What if I can only orgasm with a sex toy?

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There is no shame in pleasure.

In a very Carrie Bradshaw-esque way, I do a lot of pondering and wondering. I sit at my desk, peering out my window, staring into the clouds and ruminating on life’s big questions.


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With much chatter about orgasms and the abundantly evident orgasm gap, I had one such thought recently: ‘What if sex toys are the only way you can reach orgasm?’. 

The trouble with orgasms

We all want to reach that point of pure bliss, but it’s not always easy. “Orgasms can be very tricky!” says Creative Sexologist, Toya Ricci. For some, it’s more difficult than others and a variety of factors are at play, like stress, anxiety, medication and certain health conditions.  

According to Caroline Reis and Annie Miller, the founders of Australian sex toy shop, Flossy, often the biggest roadblocks to orgasm “start in the brain”. Stress and anxiety are linked to an inability to get aroused.

Cortisol, the stress hormone, “completely squashes oxytocin and dopamine”, affecting our body’s natural creation of these required hormones. Ultimately, the ability to orgasm is impeded. The solution to stress isn’t always that simple (but do embrace the benefits of masturbation!). 

Whether used as a way to release stress or as a tool for pleasure, Toya makes it clear that the vibration sex toys offer is beneficial to the body. They stimulate the right nerve endings and activate the muscles in the pelvic region.

“Vibrators and other pleasure devices can provide very fine and targeted stimulation that can be difficult to achieve through other means,” she tells me.

But can I become over-reliant on my sex toy?

The Flossy founders have contended with the worry of becoming “too reliant” on sex toys to orgasm. “In most cases, over-reliance on a vibrator to orgasm isn’t something to worry about (not just because we sell them!),” they point out.

Toya echoes this sentiment. “If you know how to make yourself reach orgasm by any means, that is valuable knowledge!”. As long as you are using your toy safely, there should be no harm done. Stronger vibration can cause a feeling of numbness, but Toya reassures me “it isn’t permanent”.

It’s not groundbreaking to say this, but Hollywood has certainly impacted our beliefs around sex and orgasming. The societal expectations are unrealistic, says Toya, and the flow-on effect can cause issues within relationships. Partners feel they are failing one another, or that a vibrator is “a poor substitute”.

And as she reminds us, “Orgasm doesn’t always have to be the goal when it comes to partnered sex!”. Communicate clearly, and acknowledge that it’s the easiest way for you to cum, but that you are open to exploring other means of pleasure with them too.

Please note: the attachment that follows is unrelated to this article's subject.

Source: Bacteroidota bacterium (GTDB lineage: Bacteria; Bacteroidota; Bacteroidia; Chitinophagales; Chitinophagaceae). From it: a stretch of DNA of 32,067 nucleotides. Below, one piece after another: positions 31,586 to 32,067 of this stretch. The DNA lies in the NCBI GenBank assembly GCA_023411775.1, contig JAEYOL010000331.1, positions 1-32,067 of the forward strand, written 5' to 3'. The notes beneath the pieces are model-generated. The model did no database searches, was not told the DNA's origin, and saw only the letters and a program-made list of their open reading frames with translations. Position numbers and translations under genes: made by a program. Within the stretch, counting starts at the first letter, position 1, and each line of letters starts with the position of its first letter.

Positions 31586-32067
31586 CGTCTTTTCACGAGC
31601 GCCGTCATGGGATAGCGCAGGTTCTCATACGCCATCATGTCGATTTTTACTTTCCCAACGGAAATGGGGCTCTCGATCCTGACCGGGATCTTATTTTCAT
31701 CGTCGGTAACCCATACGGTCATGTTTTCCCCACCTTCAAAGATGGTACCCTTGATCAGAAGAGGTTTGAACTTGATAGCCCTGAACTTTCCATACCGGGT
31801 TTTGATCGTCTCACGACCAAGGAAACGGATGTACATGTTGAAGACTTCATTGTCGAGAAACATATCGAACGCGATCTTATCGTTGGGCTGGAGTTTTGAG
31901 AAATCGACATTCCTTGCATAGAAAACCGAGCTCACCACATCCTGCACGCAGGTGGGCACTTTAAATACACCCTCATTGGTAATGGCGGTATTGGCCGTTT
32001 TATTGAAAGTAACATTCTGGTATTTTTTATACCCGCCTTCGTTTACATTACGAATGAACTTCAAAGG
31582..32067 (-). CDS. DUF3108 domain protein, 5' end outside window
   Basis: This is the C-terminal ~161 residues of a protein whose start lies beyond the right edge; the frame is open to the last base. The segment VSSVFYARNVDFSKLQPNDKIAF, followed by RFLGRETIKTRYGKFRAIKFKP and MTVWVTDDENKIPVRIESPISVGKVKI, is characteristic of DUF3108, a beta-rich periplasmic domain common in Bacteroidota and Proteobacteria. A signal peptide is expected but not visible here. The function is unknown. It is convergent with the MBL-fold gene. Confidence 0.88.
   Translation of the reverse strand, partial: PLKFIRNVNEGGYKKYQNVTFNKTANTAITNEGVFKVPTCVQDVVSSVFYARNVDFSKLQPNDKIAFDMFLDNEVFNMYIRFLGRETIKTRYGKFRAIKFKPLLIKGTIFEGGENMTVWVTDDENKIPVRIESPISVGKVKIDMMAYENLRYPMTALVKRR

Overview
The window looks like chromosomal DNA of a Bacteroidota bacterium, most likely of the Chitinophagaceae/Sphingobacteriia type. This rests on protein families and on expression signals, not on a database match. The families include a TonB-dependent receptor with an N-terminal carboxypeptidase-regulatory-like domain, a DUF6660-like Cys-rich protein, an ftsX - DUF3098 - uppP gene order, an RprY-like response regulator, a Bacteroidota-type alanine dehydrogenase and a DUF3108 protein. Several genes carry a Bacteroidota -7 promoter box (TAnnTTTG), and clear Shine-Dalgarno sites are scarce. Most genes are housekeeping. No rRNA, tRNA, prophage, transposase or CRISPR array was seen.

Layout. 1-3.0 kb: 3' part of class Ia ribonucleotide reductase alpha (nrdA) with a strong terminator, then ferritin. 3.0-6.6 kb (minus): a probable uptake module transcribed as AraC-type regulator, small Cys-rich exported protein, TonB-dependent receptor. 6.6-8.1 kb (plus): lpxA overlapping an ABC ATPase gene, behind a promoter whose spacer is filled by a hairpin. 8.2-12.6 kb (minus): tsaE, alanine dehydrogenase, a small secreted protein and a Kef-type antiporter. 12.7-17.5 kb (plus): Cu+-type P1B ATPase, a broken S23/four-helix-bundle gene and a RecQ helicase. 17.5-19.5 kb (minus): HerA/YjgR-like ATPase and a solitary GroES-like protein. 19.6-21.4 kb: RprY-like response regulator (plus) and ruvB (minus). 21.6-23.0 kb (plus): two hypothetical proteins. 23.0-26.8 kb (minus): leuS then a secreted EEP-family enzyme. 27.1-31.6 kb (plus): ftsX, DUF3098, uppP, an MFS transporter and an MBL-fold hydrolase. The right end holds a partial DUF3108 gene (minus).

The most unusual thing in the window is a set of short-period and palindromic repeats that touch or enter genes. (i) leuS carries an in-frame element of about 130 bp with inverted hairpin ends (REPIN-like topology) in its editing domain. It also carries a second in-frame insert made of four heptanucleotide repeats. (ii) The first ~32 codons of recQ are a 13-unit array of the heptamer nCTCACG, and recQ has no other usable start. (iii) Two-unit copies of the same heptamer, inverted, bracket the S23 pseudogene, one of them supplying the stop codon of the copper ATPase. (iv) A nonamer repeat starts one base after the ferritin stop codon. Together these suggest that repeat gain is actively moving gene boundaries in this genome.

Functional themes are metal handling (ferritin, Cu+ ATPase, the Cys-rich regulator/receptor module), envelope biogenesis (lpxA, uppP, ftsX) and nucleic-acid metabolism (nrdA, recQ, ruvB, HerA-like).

There is also the problem of the associated shame. What is wrong with me if I can’t reach orgasm with my partner, whether through penetration or other means? Am I broken?

“Our bodies are all wired differently, so it’s not unusual for people to only cum through using a vibrator,” offers Toya. “Up to 70 per cent of people with vulvas need direct clitoral stimulation in order to achieve orgasm. And some people never orgasm, but they still really enjoy having sex.”

Her message is clear and inclusive: everyone orgasms in different ways. We need to change our definition of ‘real sex’. Certainly, masturbation and the use of toys are not the same as partnered sex, but “it is just as valid as a sexual experience and can deliver many physical and mental health benefits”. 

Meanwhile, Caroline and Annie stick firmly to their belief that we should focus on pleasure over orgasm alone. “We like to reframe… vibrators as tools to connect more deeply with oneself,” they tell me.

Branching out

Whatever works for you, it’s always fun to spice things up. Sex toys (of which Flossy has many) are clearly a great starting point. They’re useful for solo or partnered exploration, and there’s absolutely nothing wrong with needing one to reach orgasm.

Toya also implores us to get familiar with our bodies and to gain a better understanding of what feels good. If you’re looking for some pointers, try these Toya-recommended pleasure practices out:

  • Think of your body like a map and mark the places that you find most arousing
  • Stimulate your mind (it’s “a good way to get your juices going”), maybe via porn or reading or listening to erotica
  • Give Toya’s masturbation prompt cards a whirl. They offer guided sessions for maximum pleasure
  • Get physical with your vibrator. “Try grinding against it, sitting on it, strapping it to a pillow, or different positions.”

Whether you experience orgasm or not, and regardless of how you come to reach it, the key takeaway here is pleasure. Pleasure should be the focus of our sexual encounters and it might mean something vastly different for each of us. That’s the way it’s meant to be; it’s not some erotic script that we all have to follow. 

And as Toya says, “Sex and pleasure should be a constant voyage of discovery. Make it your goal to wholeheartedly embrace your pleasure!”.

Head here for advice on choosing the right sex toy for you.


https://fashionjournal.com.au/life/orgasm-with-sex-toy/

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